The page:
Watchin’ My Stories: Glimpses of Harriet

(Fade in to Harriet’s upstairs apartment. There are boxes piled up everywhere, and the place has that freshly-moved-into look. Pan across the wreckage to the sound of scrubbing and foul-tongued mutterings under the breath. We see Harriet Kostaki squatting on her living room carpet, which appears to be matted with some horrid and ill-omened substance, scouring away in an aggravated manner. She is dressed in baggy black shorts and a superannuated R.E.M. concert t-shirt from the Green tour. She has features bordering on the delicate, extremely pale skin, and burgundy-colored hair done up in a style that was known for a minuscule span of fashion history as the ‘Julia Roberts bob’. She wears no makeup and is terribly dirty and disheveled, but most men would still notice her looks. Some might complain, the world being what it is, that she is perhaps a bit too thin. She bears a very angry expression and constantly wipes sweat from her brow into her sweaty hear with her sweaty forearm. As we close in on her, she jerks her head towards the camera and addresses it directly.)

“Since surprise is not inherently an unpleasant sensation, it cannot play too large a part in the worst day of your life. No: that day, by its very loathsome nature, must be foreseen before it begins. Nothing can come as a shock on this, your Waterloo of days. Every terrible event that takes place is merely the real-world confirmation of the murky premonitions of dread and ruin that have been creeping around the corners of your brain all day. ‘I knew it’ is a phrase that must often come into play.”

(She rises and walks wearily into the kitchen to fill up a yellow Rubbermaid mop bucket, and we see that she has a smeared dark substance coating her glove-clad hands and wrists that looks suspiciously like blood. She continues to speak as she drains, then re-fills, the bucket.)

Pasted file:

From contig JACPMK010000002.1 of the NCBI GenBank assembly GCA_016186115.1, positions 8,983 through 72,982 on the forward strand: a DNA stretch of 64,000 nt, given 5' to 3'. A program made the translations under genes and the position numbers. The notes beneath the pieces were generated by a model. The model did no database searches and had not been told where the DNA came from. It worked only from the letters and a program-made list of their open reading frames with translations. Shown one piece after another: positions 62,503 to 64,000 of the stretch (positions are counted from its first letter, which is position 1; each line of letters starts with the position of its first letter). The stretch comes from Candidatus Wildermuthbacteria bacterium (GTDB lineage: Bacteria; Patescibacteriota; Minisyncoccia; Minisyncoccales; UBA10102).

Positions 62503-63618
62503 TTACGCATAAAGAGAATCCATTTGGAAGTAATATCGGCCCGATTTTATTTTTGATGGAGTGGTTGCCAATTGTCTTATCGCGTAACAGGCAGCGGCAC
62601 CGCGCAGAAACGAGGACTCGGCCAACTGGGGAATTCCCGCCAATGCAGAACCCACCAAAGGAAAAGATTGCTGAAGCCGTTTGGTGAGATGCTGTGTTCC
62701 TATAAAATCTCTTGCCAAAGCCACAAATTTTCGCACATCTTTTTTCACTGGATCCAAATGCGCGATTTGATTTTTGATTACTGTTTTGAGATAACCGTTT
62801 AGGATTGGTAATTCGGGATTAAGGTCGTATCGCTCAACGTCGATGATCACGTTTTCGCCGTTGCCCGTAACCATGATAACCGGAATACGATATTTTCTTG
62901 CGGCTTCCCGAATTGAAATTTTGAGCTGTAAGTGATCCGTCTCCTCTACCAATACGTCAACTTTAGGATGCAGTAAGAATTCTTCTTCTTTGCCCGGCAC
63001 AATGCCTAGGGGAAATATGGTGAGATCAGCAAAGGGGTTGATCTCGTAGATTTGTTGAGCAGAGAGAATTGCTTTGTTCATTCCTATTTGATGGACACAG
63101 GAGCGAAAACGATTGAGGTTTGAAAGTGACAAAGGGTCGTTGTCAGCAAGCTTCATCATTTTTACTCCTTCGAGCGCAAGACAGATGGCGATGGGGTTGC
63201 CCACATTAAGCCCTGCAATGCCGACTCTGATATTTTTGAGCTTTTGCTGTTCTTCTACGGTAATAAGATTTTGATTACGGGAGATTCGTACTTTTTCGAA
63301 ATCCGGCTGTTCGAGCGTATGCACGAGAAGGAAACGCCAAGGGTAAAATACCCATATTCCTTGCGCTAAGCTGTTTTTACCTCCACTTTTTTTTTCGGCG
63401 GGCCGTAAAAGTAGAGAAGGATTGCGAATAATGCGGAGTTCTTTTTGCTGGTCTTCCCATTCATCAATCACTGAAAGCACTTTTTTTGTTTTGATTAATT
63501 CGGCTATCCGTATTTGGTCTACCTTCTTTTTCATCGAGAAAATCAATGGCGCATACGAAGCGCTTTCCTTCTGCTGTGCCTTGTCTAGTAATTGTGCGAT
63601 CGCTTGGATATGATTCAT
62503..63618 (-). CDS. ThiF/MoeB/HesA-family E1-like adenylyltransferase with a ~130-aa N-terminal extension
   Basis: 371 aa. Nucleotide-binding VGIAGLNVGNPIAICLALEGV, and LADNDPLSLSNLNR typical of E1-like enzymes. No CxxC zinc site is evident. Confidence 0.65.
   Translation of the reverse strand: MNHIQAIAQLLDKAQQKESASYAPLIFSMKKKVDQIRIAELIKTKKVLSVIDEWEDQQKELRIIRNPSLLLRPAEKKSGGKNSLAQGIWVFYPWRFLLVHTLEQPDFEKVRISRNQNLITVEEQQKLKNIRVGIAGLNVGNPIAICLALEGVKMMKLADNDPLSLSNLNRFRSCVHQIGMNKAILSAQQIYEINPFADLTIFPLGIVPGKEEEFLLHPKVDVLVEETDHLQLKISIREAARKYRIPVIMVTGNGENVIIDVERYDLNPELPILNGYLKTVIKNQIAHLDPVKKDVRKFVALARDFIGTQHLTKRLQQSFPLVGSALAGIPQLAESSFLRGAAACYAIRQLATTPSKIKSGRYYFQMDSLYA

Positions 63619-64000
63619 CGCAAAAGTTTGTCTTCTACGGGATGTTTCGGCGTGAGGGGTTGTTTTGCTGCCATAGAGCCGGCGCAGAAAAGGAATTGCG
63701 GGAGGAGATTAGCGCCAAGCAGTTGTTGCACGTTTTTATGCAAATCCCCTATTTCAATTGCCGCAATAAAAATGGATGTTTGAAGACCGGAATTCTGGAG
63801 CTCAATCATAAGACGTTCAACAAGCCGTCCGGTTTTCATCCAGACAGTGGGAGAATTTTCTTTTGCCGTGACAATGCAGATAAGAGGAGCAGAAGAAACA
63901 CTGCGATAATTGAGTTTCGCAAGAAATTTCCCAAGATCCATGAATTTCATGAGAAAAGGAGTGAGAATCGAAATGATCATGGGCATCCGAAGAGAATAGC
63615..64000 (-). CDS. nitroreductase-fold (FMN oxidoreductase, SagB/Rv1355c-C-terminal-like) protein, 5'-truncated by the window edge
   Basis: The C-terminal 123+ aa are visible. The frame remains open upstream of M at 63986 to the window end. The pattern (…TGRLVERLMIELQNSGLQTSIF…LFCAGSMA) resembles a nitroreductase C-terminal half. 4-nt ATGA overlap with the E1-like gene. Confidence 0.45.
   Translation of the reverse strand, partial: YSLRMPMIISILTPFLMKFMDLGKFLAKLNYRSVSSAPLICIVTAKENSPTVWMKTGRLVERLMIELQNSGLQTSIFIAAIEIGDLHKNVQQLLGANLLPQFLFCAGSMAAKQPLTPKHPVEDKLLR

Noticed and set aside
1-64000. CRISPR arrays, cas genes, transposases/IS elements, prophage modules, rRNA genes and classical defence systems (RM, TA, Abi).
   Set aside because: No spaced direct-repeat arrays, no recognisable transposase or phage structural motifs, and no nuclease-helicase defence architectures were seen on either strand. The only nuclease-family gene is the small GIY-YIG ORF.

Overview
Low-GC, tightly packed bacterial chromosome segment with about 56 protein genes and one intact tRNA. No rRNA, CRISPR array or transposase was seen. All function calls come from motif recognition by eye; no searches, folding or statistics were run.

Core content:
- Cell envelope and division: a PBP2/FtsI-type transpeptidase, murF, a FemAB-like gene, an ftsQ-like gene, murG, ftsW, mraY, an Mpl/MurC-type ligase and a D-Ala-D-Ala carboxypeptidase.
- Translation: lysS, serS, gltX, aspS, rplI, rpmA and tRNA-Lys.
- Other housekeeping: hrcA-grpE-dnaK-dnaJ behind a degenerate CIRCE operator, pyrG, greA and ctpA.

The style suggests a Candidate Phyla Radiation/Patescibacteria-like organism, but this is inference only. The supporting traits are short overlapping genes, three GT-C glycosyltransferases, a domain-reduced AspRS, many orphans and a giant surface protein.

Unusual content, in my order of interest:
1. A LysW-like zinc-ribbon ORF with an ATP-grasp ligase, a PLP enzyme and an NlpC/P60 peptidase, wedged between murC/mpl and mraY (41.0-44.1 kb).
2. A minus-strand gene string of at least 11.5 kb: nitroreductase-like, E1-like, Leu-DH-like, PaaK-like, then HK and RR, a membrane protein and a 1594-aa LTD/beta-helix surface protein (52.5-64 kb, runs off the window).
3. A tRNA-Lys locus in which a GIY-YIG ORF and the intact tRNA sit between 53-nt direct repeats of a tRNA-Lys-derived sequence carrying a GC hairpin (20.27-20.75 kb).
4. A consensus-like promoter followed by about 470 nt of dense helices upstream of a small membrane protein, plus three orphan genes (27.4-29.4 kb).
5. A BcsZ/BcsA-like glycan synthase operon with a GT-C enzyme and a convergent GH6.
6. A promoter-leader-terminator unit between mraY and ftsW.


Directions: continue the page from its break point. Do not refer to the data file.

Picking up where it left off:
“Maybe I should have known. True, I am an adult, a sophisticated, well-traveled woman of the 21st century. I am bright, and I have been around the proverbial block a few times. A great downtown apartment, in a small building, close to everything, beautiful view, smack in the middle of a historical district, and a balcony even, for only $600 a month? There’s got to be a catch, right? I was prepared for the inevitable catch. But I think it’s a bit much to expect me to be prepared for a decapitated cat in the freezer. I think the large demonic mural over the fireplace depicting a particularly harrowing segment of the Revelations of St. John the Divine, that’s also a bit too much. I expect torn curtains, yes; plumbing that’s backed up, a big security deposit, a quick rent hike or the building going condo. All these things I was ready to deal with. I was even alert to the possibility that they wouldn’t have cleaned the carpets. But I must admit that I was not completely steeled for the discovery that what they hadn’t cleaned the carpets of is what I can only hope is animal blood.

“But now that I have seen these horrors come to pass, I am aware that this is the worst day of my entire life. So anything that will happen to me from here on out is going to be horrible and bad and wrong, and now I am free from the rigors of shock. Nothing that will happen today will shock me from this point on. That, at least, can be said for this day.”

(Harriet walks back to the living room, sets down her bucket, and fishes a rolled-up piece of paper from one of the boxes. She unfurls it and we see it is a Rick Springfield poster, advertising his film Hard to Hold. She Scotch-tapes the poster over the large Satanic mural over the fireplace. She sits down on top of an upended metal milk crate and stares off into space.)